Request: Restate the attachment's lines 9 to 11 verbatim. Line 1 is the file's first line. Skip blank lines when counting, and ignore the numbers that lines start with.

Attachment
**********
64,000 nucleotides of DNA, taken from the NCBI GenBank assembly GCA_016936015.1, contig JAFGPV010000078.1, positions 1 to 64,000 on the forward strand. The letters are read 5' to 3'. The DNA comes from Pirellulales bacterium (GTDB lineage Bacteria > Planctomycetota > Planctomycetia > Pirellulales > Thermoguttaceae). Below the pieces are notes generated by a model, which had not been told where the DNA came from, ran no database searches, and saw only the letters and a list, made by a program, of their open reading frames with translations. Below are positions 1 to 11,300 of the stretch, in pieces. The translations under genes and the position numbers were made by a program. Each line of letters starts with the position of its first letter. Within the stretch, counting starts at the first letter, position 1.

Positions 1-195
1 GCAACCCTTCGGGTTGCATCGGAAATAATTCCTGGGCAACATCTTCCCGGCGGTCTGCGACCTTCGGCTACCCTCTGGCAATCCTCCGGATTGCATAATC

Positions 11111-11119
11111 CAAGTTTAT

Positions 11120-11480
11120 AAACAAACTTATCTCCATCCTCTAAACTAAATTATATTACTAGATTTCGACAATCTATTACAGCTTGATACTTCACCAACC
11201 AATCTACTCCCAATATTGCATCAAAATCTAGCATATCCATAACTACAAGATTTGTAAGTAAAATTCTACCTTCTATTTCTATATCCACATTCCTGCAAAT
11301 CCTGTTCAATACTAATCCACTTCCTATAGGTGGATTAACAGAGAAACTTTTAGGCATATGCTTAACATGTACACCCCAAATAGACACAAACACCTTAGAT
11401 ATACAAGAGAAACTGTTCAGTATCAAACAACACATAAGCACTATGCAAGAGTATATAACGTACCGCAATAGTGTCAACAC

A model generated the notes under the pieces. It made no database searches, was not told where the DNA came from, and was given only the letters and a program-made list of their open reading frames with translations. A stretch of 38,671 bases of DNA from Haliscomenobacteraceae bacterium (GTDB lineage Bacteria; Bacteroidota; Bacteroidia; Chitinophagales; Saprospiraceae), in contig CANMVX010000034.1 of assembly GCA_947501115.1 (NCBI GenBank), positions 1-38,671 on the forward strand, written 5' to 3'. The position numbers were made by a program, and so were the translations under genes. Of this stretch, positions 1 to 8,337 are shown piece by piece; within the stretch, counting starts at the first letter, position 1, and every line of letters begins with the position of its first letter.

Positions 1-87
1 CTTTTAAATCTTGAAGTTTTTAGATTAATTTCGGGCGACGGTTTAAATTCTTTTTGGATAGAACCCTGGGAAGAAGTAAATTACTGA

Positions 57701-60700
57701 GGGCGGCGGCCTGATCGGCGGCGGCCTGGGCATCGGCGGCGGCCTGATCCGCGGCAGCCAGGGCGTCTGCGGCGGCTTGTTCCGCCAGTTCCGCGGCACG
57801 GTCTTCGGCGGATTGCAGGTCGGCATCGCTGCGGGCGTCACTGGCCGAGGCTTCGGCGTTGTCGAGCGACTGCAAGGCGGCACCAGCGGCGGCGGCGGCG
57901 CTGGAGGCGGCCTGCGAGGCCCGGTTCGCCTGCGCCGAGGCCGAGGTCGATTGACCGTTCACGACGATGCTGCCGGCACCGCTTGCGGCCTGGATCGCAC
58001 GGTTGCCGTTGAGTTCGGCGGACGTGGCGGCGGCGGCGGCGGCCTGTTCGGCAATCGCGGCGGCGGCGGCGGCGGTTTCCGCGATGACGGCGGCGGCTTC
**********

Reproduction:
11301 CCTGTTCAATACTAATCCACTTCCTATAGGTGGATTAACAGAGAAACTTTTAGGCATATGCTTAACATGTACACCCCAAATAGACACAAACACCTTAGAT
11401 ATACAAGAGAAACTGTTCAGTATCAAACAACACATAAGCACTATGCAAGAGTATATAACGTACCGCAATAGTGTCAACAC

A model generated the notes under the pieces. It made no database searches, was not told where the DNA came from, and was given only the letters and a program-made list of their open reading frames with translations. A stretch of 38,671 bases of DNA from Haliscomenobacteraceae bacterium (GTDB lineage Bacteria; Bacteroidota; Bacteroidia; Chitinophagales; Saprospiraceae), in contig CANMVX010000034.1 of assembly GCA_947501115.1 (NCBI GenBank), positions 1-38,671 on the forward strand, written 5' to 3'. The position numbers were made by a program, and so were the translations under genes. Of this stretch, positions 1 to 8,337 are shown piece by piece; within the stretch, counting starts at the first letter, position 1, and every line of letters begins with the position of its first letter.